About 40 branches in New South Wales have now passed motions demanding a full ceasefire
Daniel Hurst Foreign affairs and defence correspondent
The Albanese government is coming under significant and increasing pressure from within to take a stronger line on a full ceasefire in Gaza.
About 40 Labor party branches in New South Wales have now passed motions demanding a full ceasefire.
Insiders have said, while this was not yet a majority of Labor party branches within the state, the increasing internal agitation for a ceasefire reflected growing concerns among the party’s grassroots. Many branches had yet to hold meetings.
“The fact that so many across a wide geographic spread have passed quickly in just over a month, including in the prime minister’s own branch, shows there’s a depth of feeling among the Labor rank and file about this issue,” said a party insider.
The Albanese government indicated on Wednesday that it would support further extensions to the temporary truce between Israel and Hamas to allow the release of hostages and delivery of “much-needed” aid to Gaza.
While not yet calling for a full ceasefire, the government has expressed concern about the “harrowing number of civilian deaths, including children”.
“Australia wants to see continued steps towards a sustainable ceasefire, but it cannot be one-sided,” a spokesperson for the foreign affairs minister, Penny Wong, said.
Relatives and friends of some of the hostages held by Hamas visited Parliament House on Tuesday to share their horror at the terrorist attacks of 7 October.
On Wednesday, a 15-strong delegation of Labor party rank-and-file members – predominately from western Sydney – travelled to Canberra to lobby MPs to back a full ceasefire.
The president of Palestinian Christians in Australia, Suzan Wahhab, who led the delegation, said she felt disappointed with the Australian government’s response to the “humanitarian catastrophe that is engulfing the whole of Gaza”.
She argued the government had failed to fully embrace “language of inclusion”.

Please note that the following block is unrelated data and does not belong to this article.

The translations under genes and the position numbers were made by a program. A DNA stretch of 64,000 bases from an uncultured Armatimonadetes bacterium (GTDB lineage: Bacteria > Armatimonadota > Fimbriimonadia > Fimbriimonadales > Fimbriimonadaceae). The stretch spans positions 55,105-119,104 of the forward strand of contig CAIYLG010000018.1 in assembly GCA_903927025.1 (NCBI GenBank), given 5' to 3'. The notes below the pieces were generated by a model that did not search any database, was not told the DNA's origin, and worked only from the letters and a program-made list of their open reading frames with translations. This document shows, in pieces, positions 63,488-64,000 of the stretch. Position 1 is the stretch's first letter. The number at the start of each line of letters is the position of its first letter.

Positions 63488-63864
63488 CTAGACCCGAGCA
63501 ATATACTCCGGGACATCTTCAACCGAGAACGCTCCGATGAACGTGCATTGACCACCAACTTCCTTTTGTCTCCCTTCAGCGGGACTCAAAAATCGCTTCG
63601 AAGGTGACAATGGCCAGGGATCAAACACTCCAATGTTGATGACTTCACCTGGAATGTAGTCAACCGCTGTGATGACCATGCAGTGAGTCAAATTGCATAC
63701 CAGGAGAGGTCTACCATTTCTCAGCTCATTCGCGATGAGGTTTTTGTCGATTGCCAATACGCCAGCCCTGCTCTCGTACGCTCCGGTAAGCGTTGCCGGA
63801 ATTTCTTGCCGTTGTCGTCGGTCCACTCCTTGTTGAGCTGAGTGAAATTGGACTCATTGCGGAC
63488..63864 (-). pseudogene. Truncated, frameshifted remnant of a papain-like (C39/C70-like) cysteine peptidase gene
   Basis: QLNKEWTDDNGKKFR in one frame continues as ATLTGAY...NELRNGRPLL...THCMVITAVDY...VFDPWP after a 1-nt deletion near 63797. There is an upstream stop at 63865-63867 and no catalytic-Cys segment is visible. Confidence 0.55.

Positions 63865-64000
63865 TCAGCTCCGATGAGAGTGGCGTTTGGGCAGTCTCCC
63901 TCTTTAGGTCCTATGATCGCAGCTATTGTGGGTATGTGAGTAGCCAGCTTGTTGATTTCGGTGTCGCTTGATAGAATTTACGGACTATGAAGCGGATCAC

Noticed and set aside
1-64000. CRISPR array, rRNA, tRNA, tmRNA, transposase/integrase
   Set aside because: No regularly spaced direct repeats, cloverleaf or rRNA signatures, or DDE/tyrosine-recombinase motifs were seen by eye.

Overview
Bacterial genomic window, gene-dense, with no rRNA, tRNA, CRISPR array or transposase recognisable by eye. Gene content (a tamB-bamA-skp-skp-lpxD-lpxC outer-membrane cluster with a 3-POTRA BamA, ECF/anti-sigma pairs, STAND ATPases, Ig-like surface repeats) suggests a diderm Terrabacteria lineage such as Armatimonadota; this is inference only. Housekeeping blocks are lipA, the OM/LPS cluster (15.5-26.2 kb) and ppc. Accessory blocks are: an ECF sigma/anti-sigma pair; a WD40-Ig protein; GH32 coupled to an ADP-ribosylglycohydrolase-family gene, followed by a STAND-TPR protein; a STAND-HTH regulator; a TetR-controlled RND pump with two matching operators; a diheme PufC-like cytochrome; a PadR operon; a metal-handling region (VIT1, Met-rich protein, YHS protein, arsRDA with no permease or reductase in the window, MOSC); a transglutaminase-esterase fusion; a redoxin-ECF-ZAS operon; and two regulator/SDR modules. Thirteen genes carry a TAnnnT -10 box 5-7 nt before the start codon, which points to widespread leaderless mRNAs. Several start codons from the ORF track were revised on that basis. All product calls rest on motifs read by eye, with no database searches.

“We’re not anti-the Israeli side, because we know that they suffered – that they’re suffering right now as well – but we want you to see our side, we want you to see how many people have died,” Wahhab told reporters.
The Australian government has repeatedly affirmed Israel’s right to respond to the Hamas attacks of 7 October, when about 1,200 people were killed and 240 others were taken hostage, but has also urged the country to adhere to the rules of war and prevent civilian deaths.
At least 14,800 Palestinians, including thousands of children, have been killed in the Gaza Strip since Israel began its bombardment and ground operation of the besieged territory, according to the Hamas-run health ministry.
The vice-president of Labor’s Auburn-Lidcombe branch, Dr Mohamad Assoum, said many within Australia’s Arab, Muslim and Palestinian communities were feeling “disenfranchised with our political system at this point in time”.
“We feel marginalised, we feel isolated. I have received death threats online, just by posting facts about who are the children in Gaza, what are the health conditions,” Assoum said.
Guardian Australia has previously reported that some Labor MPs are experiencing “red-hot anger” in their communities over the government’s reticence to call for a ceasefire.
The Israeli government has argued a ceasefire would merely give Hamas time to harden its positions.
While the Greens and Labor branches continue to press the Australian government to push for a ceasefire, the Coalition has argued all hostages “should be released unconditionally as part of a surrender that sees Hamas lay down its terrorist campaign”.
Wong’s spokesperson reiterated on Wednesday that Hamas had “shown contempt for international law” but also noted that “for democracies, the standards we seek and accept are high”.
The spokesperson said Australia had “called on Israel to honour its commitment to uphold international law and protect innocent lives”.